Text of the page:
Risk Factors For Addison's Disease

Individuals with the following aspects are prone to developing Addison's disease more [7] .

  • Cancer
  • Autoimmune disease, like type 1 diabetes or Graves' disease
  • Chronic infections like tuberculosis
  • Have had surgery to remove any part of your adrenal gland
  • Takes anticoagulants (blood thinners)

Diagnosis Of Addison's Disease

To understand and examine the condition, the doctor will begin by examining your medical history and the signs and symptoms.

Once done, the doctor may carry out the following tests [8] :

  • ACTH stimulation test
  • Blood test
  • Insulin-induced hypoglycaemia test
  • Imaging tests

Treatment For Addison's Disease

The medical care required for the condition will be dependent on the cause behind it.

Medicines for regulating the adrenal glands may be prescribed. A combination of glucocorticoids medications i.e. drugs that stop inflammation will be prescribed as it can help improve your overall health.

Apart from that, hormone replacement therapy is the most effective measure to correct the levels and clear the imbalance of steroid hormones in your body [9] .

Alternative therapies such as yoga and meditation can be helpful as it can help control and manage your stress levels. But, talk to your doctor before adopting alternative methods to treat your condition [10] .

Increase (in moderation) the level of salt in your diet, for the required sodium levels.

View Article References
  1. [1] Oliveira, D., Lages, A., Paiva, S., & Carrilho, F. (2018). Treatment of Addison’s disease during pregnancy. Endocrinology, diabetes & metabolism case reports, 2018(1).
  2. [2] Saevik, Å. B., Åkerman, A. K., Grønning, K., Nermoen, I., Valland, S. F., Finnes, T. E., ... & Skov, J. (2018). Clues for early detection of autoimmune Addison's disease–myths and realities. Journal of internal medicine, 283(2), 190-199.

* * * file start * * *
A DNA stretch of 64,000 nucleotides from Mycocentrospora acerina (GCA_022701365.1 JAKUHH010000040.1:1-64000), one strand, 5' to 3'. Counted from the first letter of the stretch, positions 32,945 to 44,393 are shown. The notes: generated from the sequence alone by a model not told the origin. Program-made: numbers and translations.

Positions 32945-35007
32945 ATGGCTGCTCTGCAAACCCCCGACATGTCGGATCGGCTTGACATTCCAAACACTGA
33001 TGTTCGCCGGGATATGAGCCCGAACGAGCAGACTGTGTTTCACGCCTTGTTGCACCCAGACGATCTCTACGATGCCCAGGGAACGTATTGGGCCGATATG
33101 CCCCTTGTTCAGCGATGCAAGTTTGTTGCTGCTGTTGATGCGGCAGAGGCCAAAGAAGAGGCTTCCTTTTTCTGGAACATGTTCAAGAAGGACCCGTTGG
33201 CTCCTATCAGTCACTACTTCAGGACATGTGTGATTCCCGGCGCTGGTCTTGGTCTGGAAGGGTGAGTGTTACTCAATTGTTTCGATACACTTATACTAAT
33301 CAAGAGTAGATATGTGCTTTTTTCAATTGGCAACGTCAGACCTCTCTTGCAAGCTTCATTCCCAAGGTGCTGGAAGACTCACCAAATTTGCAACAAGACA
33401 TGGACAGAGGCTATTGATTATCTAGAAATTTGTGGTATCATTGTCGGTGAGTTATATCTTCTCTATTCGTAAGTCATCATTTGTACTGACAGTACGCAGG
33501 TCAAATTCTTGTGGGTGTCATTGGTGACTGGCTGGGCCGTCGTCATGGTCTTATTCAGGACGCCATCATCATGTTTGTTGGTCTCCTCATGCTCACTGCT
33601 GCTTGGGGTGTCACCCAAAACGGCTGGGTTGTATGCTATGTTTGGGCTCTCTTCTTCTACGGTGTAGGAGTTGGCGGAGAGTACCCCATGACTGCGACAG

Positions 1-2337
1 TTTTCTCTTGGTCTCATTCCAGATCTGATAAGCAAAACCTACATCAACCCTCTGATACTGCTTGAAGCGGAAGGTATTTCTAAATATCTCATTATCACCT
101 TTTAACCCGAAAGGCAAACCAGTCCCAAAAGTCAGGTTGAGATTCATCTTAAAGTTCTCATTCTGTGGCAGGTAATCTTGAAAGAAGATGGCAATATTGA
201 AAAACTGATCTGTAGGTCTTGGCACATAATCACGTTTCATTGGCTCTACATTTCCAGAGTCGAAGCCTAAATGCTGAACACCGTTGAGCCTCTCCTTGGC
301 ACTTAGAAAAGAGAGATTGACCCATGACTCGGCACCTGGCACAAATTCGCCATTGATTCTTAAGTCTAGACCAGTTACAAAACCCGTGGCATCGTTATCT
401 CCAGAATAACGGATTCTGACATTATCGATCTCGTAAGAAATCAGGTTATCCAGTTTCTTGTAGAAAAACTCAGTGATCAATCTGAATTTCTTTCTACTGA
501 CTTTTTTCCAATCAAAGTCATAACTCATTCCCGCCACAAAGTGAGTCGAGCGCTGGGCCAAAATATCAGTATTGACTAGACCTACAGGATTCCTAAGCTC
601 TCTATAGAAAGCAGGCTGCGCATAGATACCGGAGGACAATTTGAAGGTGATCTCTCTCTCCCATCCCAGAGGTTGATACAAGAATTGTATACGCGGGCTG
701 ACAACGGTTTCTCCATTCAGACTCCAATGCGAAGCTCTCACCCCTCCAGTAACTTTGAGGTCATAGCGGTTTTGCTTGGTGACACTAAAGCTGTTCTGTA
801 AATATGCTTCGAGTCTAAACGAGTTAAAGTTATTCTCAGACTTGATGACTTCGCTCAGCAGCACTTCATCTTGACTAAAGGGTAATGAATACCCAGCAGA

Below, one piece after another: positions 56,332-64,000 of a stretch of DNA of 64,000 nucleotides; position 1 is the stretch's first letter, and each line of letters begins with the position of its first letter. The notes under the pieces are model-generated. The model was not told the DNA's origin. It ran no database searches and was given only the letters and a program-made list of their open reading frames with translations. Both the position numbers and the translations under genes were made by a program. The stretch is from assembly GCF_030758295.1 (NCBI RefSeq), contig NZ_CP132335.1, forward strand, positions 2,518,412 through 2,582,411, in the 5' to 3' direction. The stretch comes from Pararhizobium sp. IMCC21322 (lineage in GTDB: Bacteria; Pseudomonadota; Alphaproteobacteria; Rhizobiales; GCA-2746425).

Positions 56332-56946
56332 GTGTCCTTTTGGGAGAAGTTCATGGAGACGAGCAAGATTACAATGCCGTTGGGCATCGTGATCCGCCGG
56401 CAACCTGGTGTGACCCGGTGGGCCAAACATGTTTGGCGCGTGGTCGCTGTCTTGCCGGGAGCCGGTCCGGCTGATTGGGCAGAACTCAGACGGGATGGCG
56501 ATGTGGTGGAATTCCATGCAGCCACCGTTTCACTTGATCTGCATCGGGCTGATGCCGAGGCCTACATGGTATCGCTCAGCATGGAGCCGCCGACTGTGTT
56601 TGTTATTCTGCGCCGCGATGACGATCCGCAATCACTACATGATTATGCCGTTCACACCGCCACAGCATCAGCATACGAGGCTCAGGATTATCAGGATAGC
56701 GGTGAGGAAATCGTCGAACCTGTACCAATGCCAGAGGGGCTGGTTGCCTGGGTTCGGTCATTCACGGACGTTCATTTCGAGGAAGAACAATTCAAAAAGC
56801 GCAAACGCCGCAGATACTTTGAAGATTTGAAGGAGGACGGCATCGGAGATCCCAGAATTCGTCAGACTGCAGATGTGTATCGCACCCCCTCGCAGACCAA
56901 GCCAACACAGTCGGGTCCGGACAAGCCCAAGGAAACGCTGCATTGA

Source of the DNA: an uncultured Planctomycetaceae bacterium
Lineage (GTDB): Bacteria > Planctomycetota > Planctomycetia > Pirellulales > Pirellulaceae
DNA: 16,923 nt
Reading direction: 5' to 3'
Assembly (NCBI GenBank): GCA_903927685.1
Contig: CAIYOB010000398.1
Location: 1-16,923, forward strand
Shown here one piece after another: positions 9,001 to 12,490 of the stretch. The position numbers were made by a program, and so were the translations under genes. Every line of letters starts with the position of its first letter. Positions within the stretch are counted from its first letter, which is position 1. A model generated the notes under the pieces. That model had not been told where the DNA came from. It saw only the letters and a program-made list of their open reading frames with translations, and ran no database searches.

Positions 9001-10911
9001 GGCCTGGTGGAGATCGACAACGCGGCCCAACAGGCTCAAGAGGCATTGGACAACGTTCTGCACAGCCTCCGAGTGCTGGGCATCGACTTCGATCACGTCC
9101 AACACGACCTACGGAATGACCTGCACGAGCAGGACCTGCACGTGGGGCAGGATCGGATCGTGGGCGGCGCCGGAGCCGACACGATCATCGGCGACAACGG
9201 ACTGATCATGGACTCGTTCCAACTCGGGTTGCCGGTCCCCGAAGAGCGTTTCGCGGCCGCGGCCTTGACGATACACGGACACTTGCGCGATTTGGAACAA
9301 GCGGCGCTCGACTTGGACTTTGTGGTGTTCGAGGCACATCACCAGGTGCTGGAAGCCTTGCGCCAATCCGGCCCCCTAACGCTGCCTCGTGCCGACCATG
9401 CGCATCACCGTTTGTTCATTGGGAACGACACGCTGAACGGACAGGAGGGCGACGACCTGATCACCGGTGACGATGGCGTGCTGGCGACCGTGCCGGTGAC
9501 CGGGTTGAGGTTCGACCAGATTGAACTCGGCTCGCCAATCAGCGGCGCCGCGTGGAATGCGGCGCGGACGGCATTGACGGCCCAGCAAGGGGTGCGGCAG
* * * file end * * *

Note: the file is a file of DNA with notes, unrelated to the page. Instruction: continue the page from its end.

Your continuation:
3. [3] Ten, S., New, M., & Maclaren, N. (2001). Addison’s disease 2001. The Journal of Clinical Endocrinology & Metabolism, 86(7), 2909-2922.
  4. [4] Nerup, J. (1974). Addison's disease–clinical studies. A report of 108 cases. European Journal of Endocrinology, 76(1), 127-141.
  5. [5] Manoharan, M., Sinha, P., & Sibtain, S. (2019). Adrenal disorders in pregnancy, labour and postpartum–an overview. Journal of Obstetrics and Gynaecology, 1-10.
  6. [6] Hernandez‐Bures, A., White, A. G., & Riordan, L. (2019). Presumptive iatrogenic hypoadrenocorticism induced by high‐dose ketoconazole administration in a dog. Journal of veterinary internal medicine.
  7. [7] Hoener, K., & Sharma, T. (2019). Type II polyglandular autoimmune syndrome: a case of Addison’s disease precipitated by use of levothyroxine. BMJ Case Reports CP, 12(8), e230760.
  8. [8] Arul, J. N., Rajkumar, M., & Suja, L. (2019). Hyponatraemia presenting as reversible cerebellar ataxia in Addison’s disease. BMJ case reports, 12(8).
  9. [9] George, S. T., Ramakrishnan, C., & Kanna, S. (2019). AN INTERESTING CASE OF ADDISONS DISEASE. International Journal of Scientific Research, 8(7).
  10. [10] van Haren Noman, S., Visser, H., Muller, A. F., & Limonard, G. J. (2018). Addison’s Disease Caused by Tuberculosis: Diagnostic and Therapeutic Difficulties. European journal of case reports in internal medicine, 5(8).